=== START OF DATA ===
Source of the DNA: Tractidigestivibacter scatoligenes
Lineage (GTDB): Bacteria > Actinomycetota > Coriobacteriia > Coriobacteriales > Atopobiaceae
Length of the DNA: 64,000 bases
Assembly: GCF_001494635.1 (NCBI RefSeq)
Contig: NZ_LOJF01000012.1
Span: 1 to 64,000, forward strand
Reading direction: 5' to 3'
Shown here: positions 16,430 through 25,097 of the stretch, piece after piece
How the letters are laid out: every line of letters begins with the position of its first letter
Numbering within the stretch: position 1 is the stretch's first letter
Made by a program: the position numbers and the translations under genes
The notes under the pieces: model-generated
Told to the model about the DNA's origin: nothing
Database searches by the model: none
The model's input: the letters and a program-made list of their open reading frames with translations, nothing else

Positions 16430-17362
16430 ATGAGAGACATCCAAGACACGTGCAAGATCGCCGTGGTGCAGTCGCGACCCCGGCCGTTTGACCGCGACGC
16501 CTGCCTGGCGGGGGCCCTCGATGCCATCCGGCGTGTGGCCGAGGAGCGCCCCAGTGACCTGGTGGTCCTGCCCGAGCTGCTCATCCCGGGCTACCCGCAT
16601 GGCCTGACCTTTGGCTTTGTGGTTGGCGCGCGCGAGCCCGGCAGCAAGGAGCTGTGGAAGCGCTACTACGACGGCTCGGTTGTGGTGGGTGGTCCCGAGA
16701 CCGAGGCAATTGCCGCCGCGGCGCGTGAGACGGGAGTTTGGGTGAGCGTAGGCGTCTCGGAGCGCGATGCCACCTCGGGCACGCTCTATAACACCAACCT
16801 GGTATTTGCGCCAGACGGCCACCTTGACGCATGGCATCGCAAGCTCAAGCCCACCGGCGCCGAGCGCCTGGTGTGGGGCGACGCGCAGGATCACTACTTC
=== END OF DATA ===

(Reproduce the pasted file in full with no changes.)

Source of the DNA: Tractidigestivibacter scatoligenes
Lineage (GTDB): Bacteria > Actinomycetota > Coriobacteriia > Coriobacteriales > Atopobiaceae
Length of the DNA: 64,000 bases
Assembly: GCF_001494635.1 (NCBI RefSeq)
Contig: NZ_LOJF01000012.1
Span: 1 to 64,000, forward strand
Reading direction: 5' to 3'
Shown here: positions 16,430 through 25,097 of the stretch, piece after piece
How the letters are laid out: every line of letters begins with the position of its first letter
Numbering within the stretch: position 1 is the stretch's first letter
Made by a program: the position numbers and the translations under genes
The notes under the pieces: model-generated
Told to the model about the DNA's origin: nothing
Database searches by the model: none
The model's input: the letters and a program-made list of their open reading frames with translations, nothing else

Positions 16430-17362
16430 ATGAGAGACATCCAAGACACGTGCAAGATCGCCGTGGTGCAGTCGCGACCCCGGCCGTTTGACCGCGACGC
16501 CTGCCTGGCGGGGGCCCTCGATGCCATCCGGCGTGTGGCCGAGGAGCGCCCCAGTGACCTGGTGGTCCTGCCCGAGCTGCTCATCCCGGGCTACCCGCAT
16601 GGCCTGACCTTTGGCTTTGTGGTTGGCGCGCGCGAGCCCGGCAGCAAGGAGCTGTGGAAGCGCTACTACGACGGCTCGGTTGTGGTGGGTGGTCCCGAGA
16701 CCGAGGCAATTGCCGCCGCGGCGCGTGAGACGGGAGTTTGGGTGAGCGTAGGCGTCTCGGAGCGCGATGCCACCTCGGGCACGCTCTATAACACCAACCT
16801 GGTATTTGCGCCAGACGGCCACCTTGACGCATGGCATCGCAAGCTCAAGCCCACCGGCGCCGAGCGCCTGGTGTGGGGCGACGCGCAGGATCACTACTTC